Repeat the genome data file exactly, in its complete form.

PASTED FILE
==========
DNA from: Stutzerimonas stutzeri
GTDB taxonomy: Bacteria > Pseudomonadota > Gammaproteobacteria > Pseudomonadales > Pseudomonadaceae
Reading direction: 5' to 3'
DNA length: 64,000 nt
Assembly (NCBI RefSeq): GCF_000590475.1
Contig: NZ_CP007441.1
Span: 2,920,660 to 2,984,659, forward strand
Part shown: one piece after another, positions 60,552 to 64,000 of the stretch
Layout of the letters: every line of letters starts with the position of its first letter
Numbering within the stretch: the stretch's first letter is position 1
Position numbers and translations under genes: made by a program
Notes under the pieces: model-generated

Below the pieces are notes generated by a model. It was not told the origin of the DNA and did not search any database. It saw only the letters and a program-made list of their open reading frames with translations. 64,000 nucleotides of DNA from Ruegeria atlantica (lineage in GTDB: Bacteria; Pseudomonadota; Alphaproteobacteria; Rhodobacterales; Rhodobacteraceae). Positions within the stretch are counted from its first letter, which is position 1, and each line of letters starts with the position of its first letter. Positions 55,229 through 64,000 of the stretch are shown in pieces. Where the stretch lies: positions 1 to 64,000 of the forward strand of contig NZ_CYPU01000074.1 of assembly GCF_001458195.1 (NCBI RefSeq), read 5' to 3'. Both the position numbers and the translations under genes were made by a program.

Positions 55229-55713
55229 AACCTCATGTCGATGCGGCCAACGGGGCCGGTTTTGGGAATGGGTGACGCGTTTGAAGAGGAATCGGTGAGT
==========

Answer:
DNA from: Stutzerimonas stutzeri
GTDB taxonomy: Bacteria > Pseudomonadota > Gammaproteobacteria > Pseudomonadales > Pseudomonadaceae
Reading direction: 5' to 3'
DNA length: 64,000 nt
Assembly (NCBI RefSeq): GCF_000590475.1
Contig: NZ_CP007441.1
Span: 2,920,660 to 2,984,659, forward strand
Part shown: one piece after another, positions 60,552 to 64,000 of the stretch
Layout of the letters: every line of letters starts with the position of its first letter
Numbering within the stretch: the stretch's first letter is position 1
Position numbers and translations under genes: made by a program
Notes under the pieces: model-generated

Below the pieces are notes generated by a model. It was not told the origin of the DNA and did not search any database. It saw only the letters and a program-made list of their open reading frames with translations. 64,000 nucleotides of DNA from Ruegeria atlantica (lineage in GTDB: Bacteria; Pseudomonadota; Alphaproteobacteria; Rhodobacterales; Rhodobacteraceae). Positions within the stretch are counted from its first letter, which is position 1, and each line of letters starts with the position of its first letter. Positions 55,229 through 64,000 of the stretch are shown in pieces. Where the stretch lies: positions 1 to 64,000 of the forward strand of contig NZ_CYPU01000074.1 of assembly GCF_001458195.1 (NCBI RefSeq), read 5' to 3'. Both the position numbers and the translations under genes were made by a program.

Positions 55229-55713
55229 AACCTCATGTCGATGCGGCCAACGGGGCCGGTTTTGGGAATGGGTGACGCGTTTGAAGAGGAATCGGTGAGT